HUMAN AND ECONOMIC GEOGRAPHY
According to Homosociety, the Nepalese population continues to record a constant increase, almost entirely due to the positive natural balance (2, 3 % in 1996); according to an estimate, in 1998 the residents were equal to a total of 22. 847. 000. The altitude factor and the nature of the soil condition the distribution of the population: four fifths of it are allocated, in an almost equal measure, in the Terai and in the hilly areas, the remainder in the valleys or scattered in the mountain belt. Nothing has changed in the last decades in the urban structure, and the largest and only conurbation in the country remains that formed by the capital, Kathmandu, and its two satellite centers of Patan and Bhadgaon; the other centers, with the exception of Biratnagar, host less than 50. 000 people.
The economy is very poor and has characters of serious backwardness; GDP grows to a lesser extent than the increase in the population, so that the percentage of those living below the poverty line is always higher. In 1996 the government attempted to initiate a neoliberal economic policy, partly privatizing the industry (however foreign investors have not yet entered the market), and launched a product diversification program. Despite this, agriculture and livestock remain the main activities, however practiced with archaic techniques, in plots of family size, and always subject to the risks associated with the variable frequency of monsoon rains.
The industry is blocked by the lack of energy and efficient connections with the large Indian or Chinese market centers. It contributes 21 % to the formation of GDP and is mostly represented by manufacturing activities of an artisanal type, such as the manufacture of fabrics and carpets (the latter make up about half of the revenue from exports).
Tourism has gradually been developing (about 350. 000 visitors in 1996, three times more than in 1980), put forward both by the possibility of hiking and mountain climbing offered by the Himalayan mountains, both ethnic and cultural characteristics of the country, yet not altered by contact with stronger and more intrusive cultures. Religious tourism is also important, because the center of Lumbini, considered the birthplace of Buddha, is a destination for frequent pilgrimages.
Any attempt to improve the economic situation and the standard of living of the Nepal, which is one of the poorest and most backward states in the world, has so far not achieved lasting results, and the country largely depends on the aid of international organizations for its survival. The hopes for development are largely linked to its substantial hydroelectric resources (it is estimated that the country possesses the 3, 5 % of the hydroelectric potential of the entire planet), whose start value in the near future will make it not only independent in the energy profile, but also an energy supplier to neighboring India.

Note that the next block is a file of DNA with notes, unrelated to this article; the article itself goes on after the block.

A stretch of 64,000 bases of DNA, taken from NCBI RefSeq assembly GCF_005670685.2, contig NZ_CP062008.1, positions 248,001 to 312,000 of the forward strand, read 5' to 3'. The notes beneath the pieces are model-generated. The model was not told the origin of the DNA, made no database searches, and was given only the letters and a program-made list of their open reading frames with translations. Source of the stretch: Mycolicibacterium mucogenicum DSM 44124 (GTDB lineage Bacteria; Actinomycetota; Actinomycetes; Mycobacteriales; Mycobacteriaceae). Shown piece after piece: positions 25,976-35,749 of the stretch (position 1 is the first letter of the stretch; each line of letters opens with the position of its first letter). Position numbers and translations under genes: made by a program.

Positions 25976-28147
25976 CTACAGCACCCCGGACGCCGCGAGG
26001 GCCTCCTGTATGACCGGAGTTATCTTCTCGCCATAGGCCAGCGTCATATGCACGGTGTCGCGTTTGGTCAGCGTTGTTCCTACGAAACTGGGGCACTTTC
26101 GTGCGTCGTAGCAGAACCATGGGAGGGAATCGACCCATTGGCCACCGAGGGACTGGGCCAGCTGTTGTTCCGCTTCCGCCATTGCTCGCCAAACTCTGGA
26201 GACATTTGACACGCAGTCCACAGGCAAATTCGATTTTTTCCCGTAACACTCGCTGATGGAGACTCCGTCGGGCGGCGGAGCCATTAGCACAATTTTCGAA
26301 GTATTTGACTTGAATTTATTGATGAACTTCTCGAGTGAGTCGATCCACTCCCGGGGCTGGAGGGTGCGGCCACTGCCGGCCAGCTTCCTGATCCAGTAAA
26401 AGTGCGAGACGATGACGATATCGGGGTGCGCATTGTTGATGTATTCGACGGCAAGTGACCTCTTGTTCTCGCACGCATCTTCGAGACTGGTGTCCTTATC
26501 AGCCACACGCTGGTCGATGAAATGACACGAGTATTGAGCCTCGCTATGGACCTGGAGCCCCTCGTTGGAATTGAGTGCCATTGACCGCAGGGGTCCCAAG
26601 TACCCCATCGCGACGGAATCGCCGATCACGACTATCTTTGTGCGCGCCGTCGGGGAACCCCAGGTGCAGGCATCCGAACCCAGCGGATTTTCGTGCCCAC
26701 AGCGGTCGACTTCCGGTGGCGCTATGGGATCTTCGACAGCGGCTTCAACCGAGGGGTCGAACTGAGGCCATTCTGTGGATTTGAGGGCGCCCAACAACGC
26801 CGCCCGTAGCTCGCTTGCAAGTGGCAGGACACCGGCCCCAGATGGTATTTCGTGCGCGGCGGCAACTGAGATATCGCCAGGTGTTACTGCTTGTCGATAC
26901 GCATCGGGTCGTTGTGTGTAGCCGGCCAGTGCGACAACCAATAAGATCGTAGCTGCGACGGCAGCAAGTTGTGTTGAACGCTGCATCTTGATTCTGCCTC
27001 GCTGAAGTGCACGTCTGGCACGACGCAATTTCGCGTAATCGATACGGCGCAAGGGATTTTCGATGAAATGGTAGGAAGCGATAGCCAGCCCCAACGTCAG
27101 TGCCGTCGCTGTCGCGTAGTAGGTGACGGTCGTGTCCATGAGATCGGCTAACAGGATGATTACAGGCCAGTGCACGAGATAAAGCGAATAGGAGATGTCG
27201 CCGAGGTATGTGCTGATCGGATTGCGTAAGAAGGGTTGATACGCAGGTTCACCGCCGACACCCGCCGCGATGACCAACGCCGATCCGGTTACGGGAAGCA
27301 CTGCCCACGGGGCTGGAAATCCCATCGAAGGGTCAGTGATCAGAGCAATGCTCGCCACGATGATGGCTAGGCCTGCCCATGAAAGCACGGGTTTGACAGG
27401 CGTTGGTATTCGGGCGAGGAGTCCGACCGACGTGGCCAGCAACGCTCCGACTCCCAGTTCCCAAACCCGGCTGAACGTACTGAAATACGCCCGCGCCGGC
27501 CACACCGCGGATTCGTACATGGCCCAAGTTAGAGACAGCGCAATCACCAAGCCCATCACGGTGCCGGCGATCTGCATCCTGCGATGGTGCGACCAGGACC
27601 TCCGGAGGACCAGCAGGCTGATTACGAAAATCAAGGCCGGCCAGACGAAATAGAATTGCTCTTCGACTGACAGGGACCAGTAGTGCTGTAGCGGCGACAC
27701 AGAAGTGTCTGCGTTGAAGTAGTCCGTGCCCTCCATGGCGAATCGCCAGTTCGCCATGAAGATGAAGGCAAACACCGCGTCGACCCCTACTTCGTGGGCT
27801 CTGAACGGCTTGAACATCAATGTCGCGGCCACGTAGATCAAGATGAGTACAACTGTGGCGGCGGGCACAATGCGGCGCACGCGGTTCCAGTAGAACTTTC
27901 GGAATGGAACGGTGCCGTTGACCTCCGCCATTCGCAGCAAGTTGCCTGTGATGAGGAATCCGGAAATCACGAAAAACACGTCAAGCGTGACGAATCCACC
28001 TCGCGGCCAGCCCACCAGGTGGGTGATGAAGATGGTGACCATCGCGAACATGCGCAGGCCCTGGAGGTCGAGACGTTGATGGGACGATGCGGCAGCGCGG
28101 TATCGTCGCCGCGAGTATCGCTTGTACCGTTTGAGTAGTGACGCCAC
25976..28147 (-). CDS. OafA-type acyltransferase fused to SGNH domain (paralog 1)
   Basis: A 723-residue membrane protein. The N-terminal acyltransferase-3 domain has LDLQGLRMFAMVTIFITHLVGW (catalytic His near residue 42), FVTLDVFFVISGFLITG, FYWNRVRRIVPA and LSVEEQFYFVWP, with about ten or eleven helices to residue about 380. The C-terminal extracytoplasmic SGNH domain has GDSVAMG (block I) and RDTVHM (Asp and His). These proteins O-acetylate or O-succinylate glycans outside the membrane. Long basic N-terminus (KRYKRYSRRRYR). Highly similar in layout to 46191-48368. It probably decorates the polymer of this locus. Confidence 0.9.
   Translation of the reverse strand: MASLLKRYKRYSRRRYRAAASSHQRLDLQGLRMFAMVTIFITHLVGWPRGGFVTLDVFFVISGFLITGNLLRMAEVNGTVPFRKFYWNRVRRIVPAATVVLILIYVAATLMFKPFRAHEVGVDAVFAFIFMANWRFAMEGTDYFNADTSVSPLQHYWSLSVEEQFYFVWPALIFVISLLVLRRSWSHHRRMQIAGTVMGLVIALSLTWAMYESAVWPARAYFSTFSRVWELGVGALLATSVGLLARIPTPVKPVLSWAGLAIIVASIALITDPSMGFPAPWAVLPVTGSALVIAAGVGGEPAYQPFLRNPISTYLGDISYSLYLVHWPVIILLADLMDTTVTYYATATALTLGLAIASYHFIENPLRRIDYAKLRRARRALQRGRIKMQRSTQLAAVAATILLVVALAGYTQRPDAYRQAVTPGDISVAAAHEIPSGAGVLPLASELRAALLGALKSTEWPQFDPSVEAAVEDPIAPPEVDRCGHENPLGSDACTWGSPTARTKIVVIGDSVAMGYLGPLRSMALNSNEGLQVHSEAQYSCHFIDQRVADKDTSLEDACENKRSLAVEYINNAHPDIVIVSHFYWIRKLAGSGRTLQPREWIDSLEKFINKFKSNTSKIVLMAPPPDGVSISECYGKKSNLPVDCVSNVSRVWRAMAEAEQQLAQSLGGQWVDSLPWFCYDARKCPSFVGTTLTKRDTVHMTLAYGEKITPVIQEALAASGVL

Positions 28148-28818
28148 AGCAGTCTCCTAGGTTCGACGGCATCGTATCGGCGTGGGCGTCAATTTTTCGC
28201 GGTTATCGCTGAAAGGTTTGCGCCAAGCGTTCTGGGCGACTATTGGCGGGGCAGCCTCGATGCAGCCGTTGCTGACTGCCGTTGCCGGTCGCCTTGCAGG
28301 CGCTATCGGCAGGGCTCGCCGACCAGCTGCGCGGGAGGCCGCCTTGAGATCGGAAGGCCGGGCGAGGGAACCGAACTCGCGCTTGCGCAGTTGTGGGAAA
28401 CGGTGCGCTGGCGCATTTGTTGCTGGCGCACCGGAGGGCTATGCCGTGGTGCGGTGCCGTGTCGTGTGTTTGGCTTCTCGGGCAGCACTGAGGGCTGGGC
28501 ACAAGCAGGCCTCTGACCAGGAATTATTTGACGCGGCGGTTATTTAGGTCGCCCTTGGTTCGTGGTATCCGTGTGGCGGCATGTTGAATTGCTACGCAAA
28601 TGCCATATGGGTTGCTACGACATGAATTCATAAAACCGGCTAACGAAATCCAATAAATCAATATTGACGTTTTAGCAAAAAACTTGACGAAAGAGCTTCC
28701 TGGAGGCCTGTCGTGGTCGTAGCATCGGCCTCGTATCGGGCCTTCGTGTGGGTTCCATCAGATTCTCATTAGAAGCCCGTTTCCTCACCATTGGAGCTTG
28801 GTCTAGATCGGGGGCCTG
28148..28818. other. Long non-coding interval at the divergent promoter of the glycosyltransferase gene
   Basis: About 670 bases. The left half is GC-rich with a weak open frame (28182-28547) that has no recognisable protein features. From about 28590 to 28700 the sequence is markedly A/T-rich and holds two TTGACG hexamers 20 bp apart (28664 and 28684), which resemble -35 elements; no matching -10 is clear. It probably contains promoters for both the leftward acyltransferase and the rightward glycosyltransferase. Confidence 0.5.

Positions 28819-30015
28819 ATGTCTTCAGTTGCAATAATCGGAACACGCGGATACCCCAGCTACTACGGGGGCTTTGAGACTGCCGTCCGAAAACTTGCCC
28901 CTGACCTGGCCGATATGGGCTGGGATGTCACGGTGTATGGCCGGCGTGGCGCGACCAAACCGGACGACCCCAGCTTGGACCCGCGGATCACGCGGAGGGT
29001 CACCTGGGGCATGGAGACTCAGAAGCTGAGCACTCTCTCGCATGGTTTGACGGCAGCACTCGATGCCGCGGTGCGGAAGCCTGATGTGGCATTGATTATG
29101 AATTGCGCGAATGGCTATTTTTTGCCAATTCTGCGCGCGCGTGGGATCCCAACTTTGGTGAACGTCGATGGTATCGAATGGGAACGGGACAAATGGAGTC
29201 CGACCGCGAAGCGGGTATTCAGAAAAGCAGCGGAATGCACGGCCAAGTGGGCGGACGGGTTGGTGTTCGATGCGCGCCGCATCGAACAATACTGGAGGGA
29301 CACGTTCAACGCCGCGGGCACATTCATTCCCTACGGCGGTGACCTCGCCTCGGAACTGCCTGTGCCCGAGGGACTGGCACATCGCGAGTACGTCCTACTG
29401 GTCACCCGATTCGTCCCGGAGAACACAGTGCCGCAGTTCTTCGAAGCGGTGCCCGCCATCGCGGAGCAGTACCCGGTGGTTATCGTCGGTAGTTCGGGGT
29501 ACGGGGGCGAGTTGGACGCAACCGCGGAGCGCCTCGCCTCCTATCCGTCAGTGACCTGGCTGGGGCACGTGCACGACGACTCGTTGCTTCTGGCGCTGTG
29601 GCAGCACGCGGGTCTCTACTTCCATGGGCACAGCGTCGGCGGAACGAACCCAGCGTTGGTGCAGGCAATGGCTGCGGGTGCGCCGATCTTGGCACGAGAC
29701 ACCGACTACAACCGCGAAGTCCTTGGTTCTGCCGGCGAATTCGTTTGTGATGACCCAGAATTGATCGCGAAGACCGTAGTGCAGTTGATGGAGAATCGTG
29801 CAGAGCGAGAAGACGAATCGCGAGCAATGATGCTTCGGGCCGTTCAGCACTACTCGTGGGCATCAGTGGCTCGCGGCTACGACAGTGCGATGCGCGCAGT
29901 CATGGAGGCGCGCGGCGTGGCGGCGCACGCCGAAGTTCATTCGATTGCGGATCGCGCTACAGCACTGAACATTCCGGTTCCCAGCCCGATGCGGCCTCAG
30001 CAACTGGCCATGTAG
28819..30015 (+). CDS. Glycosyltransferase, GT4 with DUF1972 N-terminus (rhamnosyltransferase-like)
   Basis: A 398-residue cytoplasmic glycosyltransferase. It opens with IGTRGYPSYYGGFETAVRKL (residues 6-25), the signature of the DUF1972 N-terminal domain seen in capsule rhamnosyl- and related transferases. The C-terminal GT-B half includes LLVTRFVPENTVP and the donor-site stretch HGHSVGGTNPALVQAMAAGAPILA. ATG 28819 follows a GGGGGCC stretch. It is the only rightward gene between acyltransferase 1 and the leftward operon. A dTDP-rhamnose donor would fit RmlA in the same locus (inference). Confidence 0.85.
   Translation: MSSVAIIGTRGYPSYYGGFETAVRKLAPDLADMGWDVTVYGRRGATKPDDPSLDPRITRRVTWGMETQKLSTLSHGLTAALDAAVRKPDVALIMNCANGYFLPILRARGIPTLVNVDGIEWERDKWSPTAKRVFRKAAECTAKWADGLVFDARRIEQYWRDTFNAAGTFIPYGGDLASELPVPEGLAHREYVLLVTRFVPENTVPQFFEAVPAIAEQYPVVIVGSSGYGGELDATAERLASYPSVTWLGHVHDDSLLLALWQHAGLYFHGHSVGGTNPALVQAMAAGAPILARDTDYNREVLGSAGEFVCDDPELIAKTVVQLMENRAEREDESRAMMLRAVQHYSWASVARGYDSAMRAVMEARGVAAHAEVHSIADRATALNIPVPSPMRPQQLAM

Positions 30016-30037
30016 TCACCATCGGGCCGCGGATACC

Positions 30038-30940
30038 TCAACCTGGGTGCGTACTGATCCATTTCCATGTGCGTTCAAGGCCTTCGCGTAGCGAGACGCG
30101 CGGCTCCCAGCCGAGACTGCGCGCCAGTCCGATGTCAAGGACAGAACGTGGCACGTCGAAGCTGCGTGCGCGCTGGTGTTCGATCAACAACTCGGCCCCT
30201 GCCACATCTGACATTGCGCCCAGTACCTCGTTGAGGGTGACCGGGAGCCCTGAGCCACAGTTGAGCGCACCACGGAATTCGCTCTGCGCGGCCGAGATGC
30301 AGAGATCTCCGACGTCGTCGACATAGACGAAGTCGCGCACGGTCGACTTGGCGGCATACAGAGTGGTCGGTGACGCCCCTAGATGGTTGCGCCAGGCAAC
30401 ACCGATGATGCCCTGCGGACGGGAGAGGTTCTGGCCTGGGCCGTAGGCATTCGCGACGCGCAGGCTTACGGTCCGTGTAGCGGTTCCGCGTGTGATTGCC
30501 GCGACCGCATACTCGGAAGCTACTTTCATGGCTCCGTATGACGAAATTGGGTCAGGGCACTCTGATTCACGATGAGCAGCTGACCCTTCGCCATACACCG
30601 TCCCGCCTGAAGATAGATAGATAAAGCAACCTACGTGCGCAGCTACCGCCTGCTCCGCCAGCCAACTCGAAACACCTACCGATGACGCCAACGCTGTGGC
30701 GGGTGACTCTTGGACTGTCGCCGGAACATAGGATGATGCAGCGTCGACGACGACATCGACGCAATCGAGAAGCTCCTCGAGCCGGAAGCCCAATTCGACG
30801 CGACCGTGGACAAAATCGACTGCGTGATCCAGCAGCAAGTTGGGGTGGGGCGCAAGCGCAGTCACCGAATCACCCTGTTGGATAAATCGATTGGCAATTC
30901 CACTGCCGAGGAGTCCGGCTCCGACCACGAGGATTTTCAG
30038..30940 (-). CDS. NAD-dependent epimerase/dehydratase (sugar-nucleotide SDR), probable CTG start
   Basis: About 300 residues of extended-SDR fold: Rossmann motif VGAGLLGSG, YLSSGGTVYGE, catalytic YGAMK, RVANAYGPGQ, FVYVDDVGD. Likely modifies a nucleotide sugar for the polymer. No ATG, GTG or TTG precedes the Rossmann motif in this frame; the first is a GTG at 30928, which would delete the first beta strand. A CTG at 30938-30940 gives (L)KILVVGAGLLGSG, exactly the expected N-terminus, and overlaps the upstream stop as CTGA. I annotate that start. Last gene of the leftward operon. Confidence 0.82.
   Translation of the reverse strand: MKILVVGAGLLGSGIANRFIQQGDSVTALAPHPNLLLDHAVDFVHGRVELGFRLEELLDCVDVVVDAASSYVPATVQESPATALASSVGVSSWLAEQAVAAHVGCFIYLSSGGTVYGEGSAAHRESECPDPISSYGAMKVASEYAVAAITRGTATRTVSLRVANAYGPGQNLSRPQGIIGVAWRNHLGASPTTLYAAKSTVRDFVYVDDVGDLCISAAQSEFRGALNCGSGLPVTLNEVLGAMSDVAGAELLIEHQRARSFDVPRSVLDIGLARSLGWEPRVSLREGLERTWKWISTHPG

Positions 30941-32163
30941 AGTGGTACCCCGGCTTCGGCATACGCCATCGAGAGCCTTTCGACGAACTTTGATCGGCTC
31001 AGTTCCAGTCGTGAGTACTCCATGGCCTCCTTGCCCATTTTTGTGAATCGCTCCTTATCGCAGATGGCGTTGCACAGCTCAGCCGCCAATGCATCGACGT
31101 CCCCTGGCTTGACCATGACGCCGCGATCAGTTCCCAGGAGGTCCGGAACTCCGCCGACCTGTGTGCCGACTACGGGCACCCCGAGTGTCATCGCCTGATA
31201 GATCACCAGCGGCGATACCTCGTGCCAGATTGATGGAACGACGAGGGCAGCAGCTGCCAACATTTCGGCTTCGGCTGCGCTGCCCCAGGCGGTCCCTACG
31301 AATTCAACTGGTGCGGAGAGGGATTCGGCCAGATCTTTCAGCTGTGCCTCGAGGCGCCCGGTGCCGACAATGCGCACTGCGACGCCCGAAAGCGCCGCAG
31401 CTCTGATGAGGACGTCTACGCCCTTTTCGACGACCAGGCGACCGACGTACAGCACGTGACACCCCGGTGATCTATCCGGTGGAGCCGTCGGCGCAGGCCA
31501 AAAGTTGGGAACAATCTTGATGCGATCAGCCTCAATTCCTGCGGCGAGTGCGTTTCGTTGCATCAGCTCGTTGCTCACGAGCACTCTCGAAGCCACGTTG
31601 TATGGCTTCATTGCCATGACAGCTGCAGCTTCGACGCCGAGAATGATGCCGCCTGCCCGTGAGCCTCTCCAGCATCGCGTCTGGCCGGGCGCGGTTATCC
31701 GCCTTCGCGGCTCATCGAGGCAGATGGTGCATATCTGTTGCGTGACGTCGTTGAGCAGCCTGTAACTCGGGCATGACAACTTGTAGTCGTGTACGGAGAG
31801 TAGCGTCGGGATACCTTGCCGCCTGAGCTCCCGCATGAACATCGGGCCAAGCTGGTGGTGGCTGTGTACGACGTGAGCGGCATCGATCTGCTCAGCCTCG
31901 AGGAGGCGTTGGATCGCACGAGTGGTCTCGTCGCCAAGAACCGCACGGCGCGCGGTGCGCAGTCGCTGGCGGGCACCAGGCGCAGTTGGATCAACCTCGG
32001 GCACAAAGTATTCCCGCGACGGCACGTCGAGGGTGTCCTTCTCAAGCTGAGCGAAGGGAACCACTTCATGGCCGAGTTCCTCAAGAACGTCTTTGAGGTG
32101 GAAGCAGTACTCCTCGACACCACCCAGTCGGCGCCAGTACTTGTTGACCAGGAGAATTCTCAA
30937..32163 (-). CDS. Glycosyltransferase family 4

There are numerous projects and works in progress to increase the hydroelectric exploitation of Nepalese rivers, which already supply 96 % of the 908 million kWh produced; these include the Arun III dam, financed by the World Bank and for which an annual production of approximately 1 billion kWh is expected, and a series of new dams in the Karnali region, for a total of 40 billion kWh.
The road network is insufficient (9,933 km), asphalted only in a small part (3435 km), and subject to continuous interruptions due to landslides or climatic events. The main arteries are those that lead from the capital to India; only one asphalted road reaches Tibet. There are also two short railway lines that connect two centers of the plain with the Indian network. Kathmandu airport registers considerable traffic, especially in the tourist season, and some small private airlines ensure connections between the capital and base camps for excursions in the Himalayan range.